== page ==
According to the American Physical Therapy Association, the roles of a Physical Therapist (PT) are to:
- Diagnose and manage movement dysfunction and enhance physical and functional abilities.
- Restore, maintain, and promote not only optimal physical function but optimal wellness and fitness and optimal quality of life as it relates to movement and health.
- Prevent the onset, symptoms, and progression of impairments, functional limitations, and disabilities that may result from diseases, disorders, conditions, or injuries.
While all Physical Therapists do those things when helping patients, the way that they do it varies with whichever philosophical view they apply to their life. Unless your Physical Therapist is asking you existential questions to ponder while they help heal you, it may be confusing as to how philosophy plays a role in the type of Physical Therapy you receive.
There are three major philosophical views; Dualism, Materialism and Holism. And for those of you that think like my mom when she wants me to binge watch Gilmore Girls with her rather than write a blog, no that does not mean you have multiple personality disorder, are materialistic or are whole. I myself believe that holism is the best, and not just because that’s the best option under my mom’s definitions.
Dualism is the belief that humans have two parts to them, a spiritual or mind aspect and then a physical or body aspect. There are three specific views within dualism which vary in which way the scale tips, towards the mind or towards the body on which is more important.
Substance dualism sees the body as two equal parts so the mind and the body are balanced like on the scale above. Value dualism however states that the mind has more value than the body, tipping the scale towards the mind. Finally, behavioral dualism takes value dualism to the next level and states that the mind controls the body. A physical therapist that has a dualistic view on the world would worry more about making sure that their patient’s mind understands what they will be doing during their sessions and making sure that they are mentally prepared for the sessions. I for one agree that this is necessary but not as much as a value dualist or a behavioral dualist would believe.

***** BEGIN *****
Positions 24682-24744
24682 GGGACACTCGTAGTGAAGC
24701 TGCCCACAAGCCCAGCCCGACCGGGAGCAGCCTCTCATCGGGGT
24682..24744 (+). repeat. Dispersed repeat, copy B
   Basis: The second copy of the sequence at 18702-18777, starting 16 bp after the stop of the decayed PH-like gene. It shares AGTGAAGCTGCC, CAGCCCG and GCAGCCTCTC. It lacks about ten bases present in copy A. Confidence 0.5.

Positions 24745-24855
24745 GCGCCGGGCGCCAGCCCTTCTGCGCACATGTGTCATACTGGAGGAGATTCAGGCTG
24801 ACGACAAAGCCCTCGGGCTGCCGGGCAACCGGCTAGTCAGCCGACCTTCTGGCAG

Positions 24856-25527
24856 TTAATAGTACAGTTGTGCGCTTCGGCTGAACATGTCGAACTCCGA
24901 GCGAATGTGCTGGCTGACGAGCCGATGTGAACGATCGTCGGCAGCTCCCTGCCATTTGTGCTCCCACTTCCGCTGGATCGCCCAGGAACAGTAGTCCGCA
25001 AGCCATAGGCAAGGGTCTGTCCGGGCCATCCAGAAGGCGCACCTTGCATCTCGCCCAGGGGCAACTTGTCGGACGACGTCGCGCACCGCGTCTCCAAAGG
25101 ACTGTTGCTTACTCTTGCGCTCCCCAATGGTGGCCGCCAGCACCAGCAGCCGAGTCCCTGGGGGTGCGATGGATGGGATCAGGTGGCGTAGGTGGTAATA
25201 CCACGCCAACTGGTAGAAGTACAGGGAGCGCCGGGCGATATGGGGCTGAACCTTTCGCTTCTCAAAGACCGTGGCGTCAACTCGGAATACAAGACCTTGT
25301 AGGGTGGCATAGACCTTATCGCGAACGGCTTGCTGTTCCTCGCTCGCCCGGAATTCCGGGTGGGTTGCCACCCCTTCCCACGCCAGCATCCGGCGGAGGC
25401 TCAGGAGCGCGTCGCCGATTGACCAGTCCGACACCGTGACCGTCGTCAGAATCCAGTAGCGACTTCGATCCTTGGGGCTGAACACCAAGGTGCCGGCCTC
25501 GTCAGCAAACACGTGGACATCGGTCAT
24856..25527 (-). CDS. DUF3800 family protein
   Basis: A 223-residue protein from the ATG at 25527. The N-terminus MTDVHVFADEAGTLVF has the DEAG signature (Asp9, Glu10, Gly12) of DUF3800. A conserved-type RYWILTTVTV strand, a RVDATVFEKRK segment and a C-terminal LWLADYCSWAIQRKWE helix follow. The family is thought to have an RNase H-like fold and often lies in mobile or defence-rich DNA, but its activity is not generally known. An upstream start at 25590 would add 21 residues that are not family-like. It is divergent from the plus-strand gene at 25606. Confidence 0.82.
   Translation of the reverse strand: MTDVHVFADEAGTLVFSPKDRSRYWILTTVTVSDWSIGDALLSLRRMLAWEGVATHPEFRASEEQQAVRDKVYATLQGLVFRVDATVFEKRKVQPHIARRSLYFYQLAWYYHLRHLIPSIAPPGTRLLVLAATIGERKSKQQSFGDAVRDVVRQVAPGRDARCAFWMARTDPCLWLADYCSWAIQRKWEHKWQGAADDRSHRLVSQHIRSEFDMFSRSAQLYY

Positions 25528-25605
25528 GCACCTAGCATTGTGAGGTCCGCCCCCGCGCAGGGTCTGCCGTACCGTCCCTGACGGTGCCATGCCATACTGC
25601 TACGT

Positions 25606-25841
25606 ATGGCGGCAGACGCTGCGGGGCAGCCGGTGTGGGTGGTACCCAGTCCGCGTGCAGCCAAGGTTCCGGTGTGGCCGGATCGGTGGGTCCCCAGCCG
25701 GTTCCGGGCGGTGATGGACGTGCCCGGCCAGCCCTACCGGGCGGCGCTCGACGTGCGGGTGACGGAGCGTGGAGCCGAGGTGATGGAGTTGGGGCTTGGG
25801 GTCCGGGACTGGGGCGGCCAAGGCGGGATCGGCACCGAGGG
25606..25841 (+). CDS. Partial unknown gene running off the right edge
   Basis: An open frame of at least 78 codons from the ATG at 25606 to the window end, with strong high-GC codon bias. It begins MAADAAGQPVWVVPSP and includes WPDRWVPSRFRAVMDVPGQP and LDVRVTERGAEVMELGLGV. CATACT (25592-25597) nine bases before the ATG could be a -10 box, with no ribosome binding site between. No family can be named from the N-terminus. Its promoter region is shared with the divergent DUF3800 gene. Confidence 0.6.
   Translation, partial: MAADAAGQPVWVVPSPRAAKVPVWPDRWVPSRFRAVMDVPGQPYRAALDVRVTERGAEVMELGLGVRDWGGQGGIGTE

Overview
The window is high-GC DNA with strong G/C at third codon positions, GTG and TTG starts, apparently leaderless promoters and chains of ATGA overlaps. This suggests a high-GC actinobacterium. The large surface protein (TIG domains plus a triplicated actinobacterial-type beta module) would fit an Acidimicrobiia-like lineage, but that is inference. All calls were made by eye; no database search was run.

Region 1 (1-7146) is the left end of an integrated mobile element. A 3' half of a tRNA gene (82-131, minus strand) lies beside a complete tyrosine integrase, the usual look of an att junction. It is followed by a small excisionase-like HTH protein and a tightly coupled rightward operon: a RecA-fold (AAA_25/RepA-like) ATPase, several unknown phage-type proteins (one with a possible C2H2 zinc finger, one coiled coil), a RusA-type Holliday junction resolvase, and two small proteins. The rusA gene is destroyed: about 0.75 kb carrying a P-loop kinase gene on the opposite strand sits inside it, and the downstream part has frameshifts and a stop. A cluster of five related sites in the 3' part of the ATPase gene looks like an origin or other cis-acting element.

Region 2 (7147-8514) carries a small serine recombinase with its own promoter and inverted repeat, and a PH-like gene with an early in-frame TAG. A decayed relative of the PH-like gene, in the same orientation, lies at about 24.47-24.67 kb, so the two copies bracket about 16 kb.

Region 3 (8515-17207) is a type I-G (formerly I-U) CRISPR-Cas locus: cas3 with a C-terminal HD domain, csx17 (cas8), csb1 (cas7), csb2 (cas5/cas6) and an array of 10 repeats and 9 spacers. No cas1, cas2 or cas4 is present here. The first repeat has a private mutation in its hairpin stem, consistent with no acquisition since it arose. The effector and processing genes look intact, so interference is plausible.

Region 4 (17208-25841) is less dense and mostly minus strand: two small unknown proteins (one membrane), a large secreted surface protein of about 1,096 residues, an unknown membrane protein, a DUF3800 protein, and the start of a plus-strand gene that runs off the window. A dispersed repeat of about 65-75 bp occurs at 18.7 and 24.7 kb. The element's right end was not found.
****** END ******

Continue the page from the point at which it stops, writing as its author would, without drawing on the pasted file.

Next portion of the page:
In sharp contrast to that, a Physical Therapist that is a materialist would believe that the human body is simply one physical being with no spiritual aspect to it at all. According to Kretchmar (2005), “scientific materialism is grounded in the belief that everything in the world can be explained by principles of math and physics.” Beyond that, there are four specific kinds of materialism. First, there is measurement materialism that is only concerned with analyzing research or observations specifically for collecting data. Next, is monistic materialism which states that the world is one large machine made out of one physical thing. Then, there is reductive materialism where everything is made out of smaller parts that come together to form the larger parts that we see in the world. Lastly, physicalism which takes all of these to the next level in saying that everything we do or experience in this world is meaningless and just one giant accident. From a physicalist’s perspective everything humans do and feel is all genetics and chemicals in our brain which have about as much meaning as dirt.